Can a Sales-Driven Philosophy Hurt a Company?
From my experience instructing hundreds of audiovisual integration professionals and working with a multitude of AV integrators and technology management organizations, my answer is a resounding “yes.” It’s especially true when the sales department doesn’t see successful implementation of a job as the ultimate goal, but rather considers the sale itself as the primary the goal.
It usually starts with a special project, which has to get done right away in order to meet a particular client’s deadline. Even though the company policy states 4 to 6 weeks from signing the purchase order, this project is deemed important, and the account manager talks to the owner of the company (who is a salesperson at heart) and gets an exception to the policy.
This causes a lot of rearranging by the installation department in order to meet this special, one-time-only request, often with little acknowledgment from the account manager. Although this was supposedly an exception, every account manager now sees their opportunity to classify their projects as “special.” And thus a pattern begins: Each new project is viewed in a vacuum, with little regard for the overall portfolio of projects waiting to be done. Integration staff becomes fully or overbooked, with account managers looking for scheduling holes in which to squeeze simple projects (which are never simple).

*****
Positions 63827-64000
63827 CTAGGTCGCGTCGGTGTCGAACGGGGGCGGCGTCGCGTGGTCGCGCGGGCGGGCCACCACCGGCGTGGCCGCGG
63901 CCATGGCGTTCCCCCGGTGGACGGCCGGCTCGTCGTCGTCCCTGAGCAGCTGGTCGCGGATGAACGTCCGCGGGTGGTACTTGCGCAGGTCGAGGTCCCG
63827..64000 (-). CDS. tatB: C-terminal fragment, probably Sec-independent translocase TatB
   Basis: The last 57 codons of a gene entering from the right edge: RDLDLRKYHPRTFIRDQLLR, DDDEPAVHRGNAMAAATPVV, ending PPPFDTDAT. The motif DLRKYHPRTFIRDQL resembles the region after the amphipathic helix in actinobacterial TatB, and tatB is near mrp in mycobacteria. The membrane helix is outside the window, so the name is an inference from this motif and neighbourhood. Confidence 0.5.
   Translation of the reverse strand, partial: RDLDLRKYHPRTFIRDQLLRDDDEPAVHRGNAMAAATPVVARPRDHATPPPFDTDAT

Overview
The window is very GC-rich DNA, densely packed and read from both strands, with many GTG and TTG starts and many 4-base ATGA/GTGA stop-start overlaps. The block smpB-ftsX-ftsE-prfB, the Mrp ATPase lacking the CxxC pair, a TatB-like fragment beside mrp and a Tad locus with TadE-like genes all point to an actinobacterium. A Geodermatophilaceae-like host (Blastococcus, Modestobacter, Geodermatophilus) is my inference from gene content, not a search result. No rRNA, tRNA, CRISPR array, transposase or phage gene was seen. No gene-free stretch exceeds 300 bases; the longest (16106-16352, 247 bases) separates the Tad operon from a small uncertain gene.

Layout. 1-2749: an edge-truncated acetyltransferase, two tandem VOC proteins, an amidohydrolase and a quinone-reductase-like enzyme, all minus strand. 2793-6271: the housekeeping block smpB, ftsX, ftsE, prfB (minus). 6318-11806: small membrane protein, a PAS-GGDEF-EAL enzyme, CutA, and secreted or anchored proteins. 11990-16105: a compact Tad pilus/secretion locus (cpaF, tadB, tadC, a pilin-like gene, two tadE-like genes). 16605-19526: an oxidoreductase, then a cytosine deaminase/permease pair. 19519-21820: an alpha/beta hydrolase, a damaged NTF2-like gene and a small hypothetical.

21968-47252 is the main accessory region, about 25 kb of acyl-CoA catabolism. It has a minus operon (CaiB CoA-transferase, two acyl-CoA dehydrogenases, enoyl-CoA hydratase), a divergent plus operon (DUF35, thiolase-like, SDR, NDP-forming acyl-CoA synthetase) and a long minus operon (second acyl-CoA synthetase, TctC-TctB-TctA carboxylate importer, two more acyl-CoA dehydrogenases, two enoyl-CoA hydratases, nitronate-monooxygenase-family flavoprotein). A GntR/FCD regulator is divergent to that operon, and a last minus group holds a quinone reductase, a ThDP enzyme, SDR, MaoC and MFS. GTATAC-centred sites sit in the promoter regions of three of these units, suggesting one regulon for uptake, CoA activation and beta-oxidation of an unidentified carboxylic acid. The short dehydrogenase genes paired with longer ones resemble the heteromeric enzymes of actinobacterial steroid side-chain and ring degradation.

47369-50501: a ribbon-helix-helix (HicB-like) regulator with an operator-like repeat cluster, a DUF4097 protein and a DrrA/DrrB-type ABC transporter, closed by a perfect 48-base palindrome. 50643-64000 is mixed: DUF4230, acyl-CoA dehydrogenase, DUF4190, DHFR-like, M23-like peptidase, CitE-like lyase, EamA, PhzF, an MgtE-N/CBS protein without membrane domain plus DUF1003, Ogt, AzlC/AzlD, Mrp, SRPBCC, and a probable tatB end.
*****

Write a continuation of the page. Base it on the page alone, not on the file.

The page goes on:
This scenario, left unchecked, creates a ripple effect across multiple departments. Equipment is used for other jobs; technicians can’t find drawings that weren’t fully completed; programming doesn’t have time to understand the client’s interface needs; project managers are scurrying around putting out the biggest fires; change orders aren’t processed; and jobs are rarely closed effectively because another urgent, special project has come up.
Does any of this sound familiar?